Social Theory and Language Acquisition for Early Years Deaf Persons

2738 words (11 pages) Essay in Young People

08/02/20 Young People Reference this

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The methodology used in this research paper was Qualitative research. Data was collected through various academic sites such as California State University Northridge Oviatt Library One Search. Some other resources were through the Journals of Deaf Studies and Education through the Oxford Academic website. Statistical data was collected through research on various sites as listed in the references. By reading and analyzing these articles, peer reviews and statistics I was able to find articles related to the subject and conduct a research paper.

According to the Statistics Portal there are 22.2 undergraduates in the United States as of the 2017/18 school year. How many of those students are Deaf? Research is limited but according to an outdated National Center of Education Statistics done back in 1994, there are more than 20,000 Deaf students enrolled in undergraduate programs in the United States.  Only one in four deaf students will graduate college (Lang 2002). There are a variety of reasons for these statistics. Starting from birth a majority of the Deaf will go through challenges due to guidelines set predominantly by their hearing counterparts such challenges include language acquisition, social theory of mind, in which feeds into social stigma of being Deaf as well as social learning that present challenges for the Deaf to be fully prepared to enter and graduate a college or University. There are different attributes that play out in a person’s early life that contribute to the success of their later life. In this paper we will look at how social theory and language acquisition and what role this plays in the Deaf persons early years then will look at the challenges they face to get to College/University and graduate.

Over 90% of children who are deaf are born to parents with hearing in the normal range (Mitchell and Karchmer 2004).  Many of these hearing parents have limited or no exposure to the Deaf community or even what it really means for their child who is deaf. When announced that their child is deaf, the medical community relates the news in a fashion that this is a “horrible thing” and that the child will not have a “normal” life. Most of the medical community looks at Deafness as something to fix and rehabilitate. With this mind frame, they are often encouraged to raise the child to be an oral child with oral language. So sadly, this means that most deaf children born to hearing parents that do use American Sign Language (ASL) or any other signed language as means to communicate with their deaf child, the child does not get exposed to language acquisition until they of preschool age, even then it is usually to acquire an oral language through speech therapy. Due to this the deaf child is behind the hearing child in that the hearing child has been exposed to language since birth. Even though they do not know the meaning of a word or how to speak it, they hear sounds and read cues and moods by how things are portrayed and presented. Parents usually talk to their child well before they understand what is being said for example: “Hi baby, Mommy loves you” “Don’t you look pretty today”, or singing nursery songs and stories, or if older and going to put an item in their mouth, the “NO”, you can tell the differences in cues, ones is loving and calm the other is short and firm. The deaf child that is raised by hearing parents that are not teaching ASL right away do not get these same language exposures as a hearing child. Studies have shown that even when hearing parents do start signing with their deaf children they use significantly fewer mental state words than hearing children of hearing parents, and the frequency of mothers’ mental state words directly correlates with children Theory of Mind (Westby 2014).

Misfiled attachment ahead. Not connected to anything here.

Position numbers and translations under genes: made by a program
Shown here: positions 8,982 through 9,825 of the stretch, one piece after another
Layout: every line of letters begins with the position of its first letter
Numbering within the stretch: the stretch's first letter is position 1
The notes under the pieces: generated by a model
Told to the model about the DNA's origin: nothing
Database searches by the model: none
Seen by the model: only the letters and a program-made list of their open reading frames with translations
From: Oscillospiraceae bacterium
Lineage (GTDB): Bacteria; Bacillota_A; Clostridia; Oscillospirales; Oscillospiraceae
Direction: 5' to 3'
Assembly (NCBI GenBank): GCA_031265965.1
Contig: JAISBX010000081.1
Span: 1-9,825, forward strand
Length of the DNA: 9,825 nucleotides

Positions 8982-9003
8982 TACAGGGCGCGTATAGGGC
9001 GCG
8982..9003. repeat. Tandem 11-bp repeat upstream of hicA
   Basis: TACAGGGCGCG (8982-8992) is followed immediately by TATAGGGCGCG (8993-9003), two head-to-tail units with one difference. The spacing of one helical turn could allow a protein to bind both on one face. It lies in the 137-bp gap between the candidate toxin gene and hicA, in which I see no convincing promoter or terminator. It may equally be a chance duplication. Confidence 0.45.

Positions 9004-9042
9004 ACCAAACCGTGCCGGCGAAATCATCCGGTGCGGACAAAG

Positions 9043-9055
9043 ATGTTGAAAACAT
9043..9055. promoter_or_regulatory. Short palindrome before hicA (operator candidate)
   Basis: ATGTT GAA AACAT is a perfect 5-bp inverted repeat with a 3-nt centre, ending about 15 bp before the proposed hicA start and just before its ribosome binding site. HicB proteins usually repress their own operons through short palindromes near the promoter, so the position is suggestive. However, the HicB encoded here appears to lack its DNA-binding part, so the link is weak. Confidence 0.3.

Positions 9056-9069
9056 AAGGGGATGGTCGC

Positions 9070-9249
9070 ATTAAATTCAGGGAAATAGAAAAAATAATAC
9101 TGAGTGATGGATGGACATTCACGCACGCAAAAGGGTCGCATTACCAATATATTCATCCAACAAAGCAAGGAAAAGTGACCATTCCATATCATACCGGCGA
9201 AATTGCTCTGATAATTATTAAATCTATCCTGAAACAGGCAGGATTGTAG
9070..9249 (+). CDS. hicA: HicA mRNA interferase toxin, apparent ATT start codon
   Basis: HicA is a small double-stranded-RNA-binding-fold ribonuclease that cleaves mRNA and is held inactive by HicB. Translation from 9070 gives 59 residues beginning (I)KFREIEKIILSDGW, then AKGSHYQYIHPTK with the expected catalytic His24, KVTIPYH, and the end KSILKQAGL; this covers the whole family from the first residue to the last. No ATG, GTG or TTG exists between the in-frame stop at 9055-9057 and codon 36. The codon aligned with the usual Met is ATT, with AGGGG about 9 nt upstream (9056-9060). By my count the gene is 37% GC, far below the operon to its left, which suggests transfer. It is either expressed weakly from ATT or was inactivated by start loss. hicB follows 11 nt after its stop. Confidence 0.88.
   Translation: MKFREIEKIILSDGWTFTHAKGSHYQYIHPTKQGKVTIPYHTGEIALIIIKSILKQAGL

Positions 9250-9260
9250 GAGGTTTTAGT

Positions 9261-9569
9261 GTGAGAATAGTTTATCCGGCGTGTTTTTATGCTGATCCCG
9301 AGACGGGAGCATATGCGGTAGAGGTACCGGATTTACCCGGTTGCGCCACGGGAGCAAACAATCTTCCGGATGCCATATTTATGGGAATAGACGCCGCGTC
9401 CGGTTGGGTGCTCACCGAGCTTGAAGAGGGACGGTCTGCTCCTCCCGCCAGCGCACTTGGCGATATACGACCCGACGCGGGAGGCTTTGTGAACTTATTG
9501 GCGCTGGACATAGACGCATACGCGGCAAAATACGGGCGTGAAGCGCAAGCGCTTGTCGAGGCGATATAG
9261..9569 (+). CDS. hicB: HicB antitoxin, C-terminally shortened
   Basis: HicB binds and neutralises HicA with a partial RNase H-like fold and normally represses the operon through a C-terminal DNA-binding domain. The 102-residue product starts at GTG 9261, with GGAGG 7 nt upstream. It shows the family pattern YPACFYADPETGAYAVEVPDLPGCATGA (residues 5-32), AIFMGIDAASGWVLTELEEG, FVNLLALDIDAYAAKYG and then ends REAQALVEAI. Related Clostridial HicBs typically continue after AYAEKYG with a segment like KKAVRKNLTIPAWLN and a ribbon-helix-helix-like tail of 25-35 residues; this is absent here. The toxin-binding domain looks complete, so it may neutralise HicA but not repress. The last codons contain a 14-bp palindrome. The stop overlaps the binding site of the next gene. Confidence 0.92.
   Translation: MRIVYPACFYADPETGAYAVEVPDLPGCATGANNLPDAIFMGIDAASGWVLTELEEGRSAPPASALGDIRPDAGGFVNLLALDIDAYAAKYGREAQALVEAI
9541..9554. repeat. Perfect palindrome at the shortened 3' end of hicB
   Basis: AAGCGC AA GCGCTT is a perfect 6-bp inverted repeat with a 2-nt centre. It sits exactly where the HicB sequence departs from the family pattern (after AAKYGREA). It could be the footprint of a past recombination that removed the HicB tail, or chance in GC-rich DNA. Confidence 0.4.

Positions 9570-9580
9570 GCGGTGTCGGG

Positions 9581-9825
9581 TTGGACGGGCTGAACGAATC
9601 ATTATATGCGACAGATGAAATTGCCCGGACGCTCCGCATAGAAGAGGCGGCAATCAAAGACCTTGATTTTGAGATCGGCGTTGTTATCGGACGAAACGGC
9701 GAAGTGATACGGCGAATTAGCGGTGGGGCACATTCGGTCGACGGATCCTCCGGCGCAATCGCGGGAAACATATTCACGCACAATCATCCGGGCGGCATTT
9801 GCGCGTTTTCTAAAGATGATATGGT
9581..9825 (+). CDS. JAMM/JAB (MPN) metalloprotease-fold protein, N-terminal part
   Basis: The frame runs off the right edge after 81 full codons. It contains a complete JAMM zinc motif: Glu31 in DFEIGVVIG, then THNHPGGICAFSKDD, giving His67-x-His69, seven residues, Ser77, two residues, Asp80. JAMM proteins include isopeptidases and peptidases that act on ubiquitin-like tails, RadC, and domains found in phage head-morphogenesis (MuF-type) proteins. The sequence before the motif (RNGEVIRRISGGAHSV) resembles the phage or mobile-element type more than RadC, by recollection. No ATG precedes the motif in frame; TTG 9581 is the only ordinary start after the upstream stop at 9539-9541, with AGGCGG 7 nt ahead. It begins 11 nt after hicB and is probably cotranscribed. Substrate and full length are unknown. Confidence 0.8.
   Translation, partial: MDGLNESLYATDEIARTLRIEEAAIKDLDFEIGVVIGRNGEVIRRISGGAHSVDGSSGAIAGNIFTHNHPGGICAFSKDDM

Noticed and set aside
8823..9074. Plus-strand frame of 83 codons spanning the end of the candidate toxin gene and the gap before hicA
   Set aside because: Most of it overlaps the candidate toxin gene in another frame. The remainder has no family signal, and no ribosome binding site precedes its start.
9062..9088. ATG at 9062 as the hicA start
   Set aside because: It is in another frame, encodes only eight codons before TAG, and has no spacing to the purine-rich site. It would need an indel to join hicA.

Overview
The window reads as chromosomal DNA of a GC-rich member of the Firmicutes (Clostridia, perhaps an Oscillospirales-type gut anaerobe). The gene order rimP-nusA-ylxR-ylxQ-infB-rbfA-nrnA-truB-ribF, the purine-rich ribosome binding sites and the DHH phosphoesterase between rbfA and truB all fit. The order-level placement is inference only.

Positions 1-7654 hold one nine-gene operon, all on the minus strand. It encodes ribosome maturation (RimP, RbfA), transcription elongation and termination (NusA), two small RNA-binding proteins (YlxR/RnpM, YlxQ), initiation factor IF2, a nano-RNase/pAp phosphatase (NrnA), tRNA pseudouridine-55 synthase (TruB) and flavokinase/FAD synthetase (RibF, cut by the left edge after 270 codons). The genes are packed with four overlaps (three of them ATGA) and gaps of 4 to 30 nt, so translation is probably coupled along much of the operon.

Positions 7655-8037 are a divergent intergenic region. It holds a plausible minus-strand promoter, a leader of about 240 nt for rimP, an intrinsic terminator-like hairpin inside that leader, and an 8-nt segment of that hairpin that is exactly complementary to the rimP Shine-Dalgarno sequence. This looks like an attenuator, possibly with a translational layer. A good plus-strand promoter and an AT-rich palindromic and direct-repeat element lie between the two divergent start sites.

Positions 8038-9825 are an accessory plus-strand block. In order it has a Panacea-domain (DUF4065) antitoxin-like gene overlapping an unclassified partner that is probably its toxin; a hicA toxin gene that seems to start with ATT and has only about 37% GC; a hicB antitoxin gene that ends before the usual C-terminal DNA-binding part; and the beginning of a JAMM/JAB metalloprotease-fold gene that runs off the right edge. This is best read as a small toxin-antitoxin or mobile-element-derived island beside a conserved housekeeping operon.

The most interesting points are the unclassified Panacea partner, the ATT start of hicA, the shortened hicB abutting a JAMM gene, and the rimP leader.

Theory of Mind is a person’s theory of what other people might be thinking (Berger 2014). Theory of Mind can be applied to many aspects of our social learning such as 1. Cognitive in which is the ability to attribute mental states to oneself and others and to understand that others have beliefs, desires and intentions that are different from one’s own. 2. Affective Theory of Mind in which one recognizes its own emotions and the emotions of others and the ability to respond empathically to others. 3. Interpersonal Theory of Mind in which one is able to recognize the thoughts/feelings and emotions of others and make inferences about others based on what knowledge they have about others. 4. Intrapersonal Theory of Mind in which one can reflect upon their own thoughts and feelings and use them as a guideline to monitor one’s behavior (Westby 2014).  All these different aspects of Theory of mind plays a role in the Deaf child’s thought process and are vital for recognizing and interpreting emotions, making appropriate inferences in social interactions and academic contexts, regulating one’s own learning and emotions, and evaluating one’s knowledge (Westby 2014) This is vital in the beginning of our education for it sets the foundations for the learning needed to acquire in order to be successful starting from birth all the way to college.